If you have old computers or parts to recycle, send me an e-mail and I’ll put you in touch with John Mathis. He’ll be happy to come to you in the Birmingham metro area to pick up used computers and parts that fit his criteria. The key word being happy- really.

Rarely do I get incensed about anything at 7 a.m. But the wedding dress trashing story on CNN yesterday had me screaming in disbelief and ethical angst. Go read this blog, then come back here for my rationale. http://trashthedress.wordpress.com/why-trash-the-dress/

Okay, two points: 1) You have only two choices about the fate of this ridiculously expensive purchase? In whose world? Oh right, the same world in which the good furniture, classic books and outgrown BigWheel are waiting on the street for the landfill. 2) Would you really want to pay money to a photographer who believed trashing a perfectly useful and expensive garment for kicks was a decent way to earn a living?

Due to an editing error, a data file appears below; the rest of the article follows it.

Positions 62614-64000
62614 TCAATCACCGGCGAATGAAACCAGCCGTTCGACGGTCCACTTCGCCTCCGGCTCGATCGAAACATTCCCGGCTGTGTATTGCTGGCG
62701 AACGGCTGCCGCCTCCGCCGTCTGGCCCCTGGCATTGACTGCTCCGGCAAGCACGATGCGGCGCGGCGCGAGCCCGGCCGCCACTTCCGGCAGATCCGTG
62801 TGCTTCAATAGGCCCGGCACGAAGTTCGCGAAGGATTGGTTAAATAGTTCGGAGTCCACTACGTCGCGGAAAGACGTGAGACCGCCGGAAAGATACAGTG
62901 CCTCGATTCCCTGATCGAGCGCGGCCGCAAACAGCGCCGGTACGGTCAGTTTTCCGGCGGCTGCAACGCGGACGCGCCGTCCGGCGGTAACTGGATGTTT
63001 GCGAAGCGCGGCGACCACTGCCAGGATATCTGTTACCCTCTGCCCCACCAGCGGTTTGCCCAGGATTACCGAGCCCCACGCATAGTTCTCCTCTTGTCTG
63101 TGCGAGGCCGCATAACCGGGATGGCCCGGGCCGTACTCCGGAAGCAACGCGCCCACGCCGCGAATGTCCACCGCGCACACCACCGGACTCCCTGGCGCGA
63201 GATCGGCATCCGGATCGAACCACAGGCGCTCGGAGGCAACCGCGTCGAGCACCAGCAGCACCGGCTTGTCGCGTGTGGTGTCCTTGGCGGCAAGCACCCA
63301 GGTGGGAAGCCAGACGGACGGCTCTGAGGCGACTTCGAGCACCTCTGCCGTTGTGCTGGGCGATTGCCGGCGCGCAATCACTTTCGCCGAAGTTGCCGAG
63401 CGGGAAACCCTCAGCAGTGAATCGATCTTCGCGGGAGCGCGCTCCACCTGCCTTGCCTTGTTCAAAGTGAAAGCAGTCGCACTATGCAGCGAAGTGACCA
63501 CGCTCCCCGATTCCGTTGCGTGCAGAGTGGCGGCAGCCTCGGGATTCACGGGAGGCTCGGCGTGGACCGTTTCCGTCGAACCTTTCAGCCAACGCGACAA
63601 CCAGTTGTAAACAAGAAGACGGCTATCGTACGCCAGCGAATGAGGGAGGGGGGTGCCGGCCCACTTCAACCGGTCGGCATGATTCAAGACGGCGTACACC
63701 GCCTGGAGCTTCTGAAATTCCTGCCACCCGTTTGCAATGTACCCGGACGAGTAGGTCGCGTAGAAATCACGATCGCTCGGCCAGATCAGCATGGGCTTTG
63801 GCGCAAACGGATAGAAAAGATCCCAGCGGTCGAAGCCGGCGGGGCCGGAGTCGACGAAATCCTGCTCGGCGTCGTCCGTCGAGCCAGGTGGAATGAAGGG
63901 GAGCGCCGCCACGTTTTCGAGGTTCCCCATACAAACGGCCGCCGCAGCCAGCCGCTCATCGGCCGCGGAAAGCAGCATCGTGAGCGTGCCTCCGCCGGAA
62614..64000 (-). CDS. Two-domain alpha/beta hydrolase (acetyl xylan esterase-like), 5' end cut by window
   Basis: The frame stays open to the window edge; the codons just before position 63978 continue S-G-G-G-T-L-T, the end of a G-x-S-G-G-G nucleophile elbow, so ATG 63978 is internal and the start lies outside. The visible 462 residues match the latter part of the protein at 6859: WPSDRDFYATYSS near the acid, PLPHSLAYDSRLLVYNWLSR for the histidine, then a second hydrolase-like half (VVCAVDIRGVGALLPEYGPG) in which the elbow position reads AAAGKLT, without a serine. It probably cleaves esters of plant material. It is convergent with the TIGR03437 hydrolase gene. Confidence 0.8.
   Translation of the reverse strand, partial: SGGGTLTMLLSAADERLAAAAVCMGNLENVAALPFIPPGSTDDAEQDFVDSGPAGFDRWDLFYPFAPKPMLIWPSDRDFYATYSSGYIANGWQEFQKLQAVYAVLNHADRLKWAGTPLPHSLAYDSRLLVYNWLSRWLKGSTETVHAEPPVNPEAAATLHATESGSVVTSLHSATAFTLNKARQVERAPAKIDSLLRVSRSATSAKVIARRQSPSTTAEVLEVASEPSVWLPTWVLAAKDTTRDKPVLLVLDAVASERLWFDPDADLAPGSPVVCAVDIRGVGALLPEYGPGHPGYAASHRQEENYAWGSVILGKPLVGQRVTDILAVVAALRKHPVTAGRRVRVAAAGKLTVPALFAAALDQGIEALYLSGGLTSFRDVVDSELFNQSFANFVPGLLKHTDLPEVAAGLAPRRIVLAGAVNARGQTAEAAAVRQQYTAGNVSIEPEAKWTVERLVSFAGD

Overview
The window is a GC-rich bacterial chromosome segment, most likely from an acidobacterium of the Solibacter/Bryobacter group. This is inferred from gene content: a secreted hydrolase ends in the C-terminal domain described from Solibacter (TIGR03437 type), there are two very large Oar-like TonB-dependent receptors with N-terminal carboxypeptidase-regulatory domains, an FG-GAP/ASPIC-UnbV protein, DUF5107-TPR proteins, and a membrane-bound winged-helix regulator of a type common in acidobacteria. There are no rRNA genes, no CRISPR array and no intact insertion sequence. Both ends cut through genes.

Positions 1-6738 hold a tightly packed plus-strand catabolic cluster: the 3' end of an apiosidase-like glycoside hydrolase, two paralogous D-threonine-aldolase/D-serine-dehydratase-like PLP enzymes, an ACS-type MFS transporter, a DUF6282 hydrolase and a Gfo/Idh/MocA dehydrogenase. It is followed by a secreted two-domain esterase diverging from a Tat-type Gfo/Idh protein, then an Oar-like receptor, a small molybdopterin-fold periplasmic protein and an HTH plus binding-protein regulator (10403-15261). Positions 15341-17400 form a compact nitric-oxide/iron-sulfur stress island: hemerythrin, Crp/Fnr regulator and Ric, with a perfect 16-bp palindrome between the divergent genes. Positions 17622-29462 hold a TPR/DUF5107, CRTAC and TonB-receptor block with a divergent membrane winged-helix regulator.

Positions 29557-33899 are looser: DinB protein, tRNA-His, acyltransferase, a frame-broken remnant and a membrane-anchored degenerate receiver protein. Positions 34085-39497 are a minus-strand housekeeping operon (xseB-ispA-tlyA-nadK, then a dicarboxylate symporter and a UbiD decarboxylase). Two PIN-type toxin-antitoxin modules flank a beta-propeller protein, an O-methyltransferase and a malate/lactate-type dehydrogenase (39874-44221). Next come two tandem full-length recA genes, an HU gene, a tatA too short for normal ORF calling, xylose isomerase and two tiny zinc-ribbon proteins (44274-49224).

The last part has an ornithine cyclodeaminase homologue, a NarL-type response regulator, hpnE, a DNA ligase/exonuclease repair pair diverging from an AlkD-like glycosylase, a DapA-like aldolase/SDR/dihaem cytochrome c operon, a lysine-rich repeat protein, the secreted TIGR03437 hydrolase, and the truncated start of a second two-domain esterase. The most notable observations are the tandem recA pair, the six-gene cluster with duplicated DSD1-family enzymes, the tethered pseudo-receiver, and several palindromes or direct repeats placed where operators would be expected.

1) The choice issue: additional ideas

  • You could take the dress to a consignment/thrift/2nd hand shop so that another bride of more modest means could enjoy having a beautiful wedding dress. And she could then recycle it again after her wedding, etc, etc, etc. Sharing its beauty with others repeatedly. You could also donate it to any number of women’s charity clothes closets.
  • You could have a cut-it-up party, giving everybody a pair of sewing scissors to cut it into neat squares of varying sizes. These could be used to later make (or have made) into little patchwork or smaller items like a ringbearer’s pillow, or bridal sachets, or keepsake bridesmaid gifts, or pillow cases for Aunt Fanny who still sleeps on a satin case to keep her beehive hairdo intact between salon trips. ( This option would also satisfy that urge to trash something.)

2) The photographer issue:
This of course is a deeply personal ethical issue for me. Like boycotting businesses which employ destructive practices or philosophies. Or who simply don’t care one way or the other. There have to be plenty of ethical photographers out there who would be disgusted by this practice. I would like to hear from some of them.

Nothing makes me crazier than to see huge piles of perfectly good, plenty of life-left-in-it STUFF sitting on the street in a neighborhood, waiting for the big trash trucks to come haul it away, out of sight of the perfectly manicured, tastefully decorated households from which it came.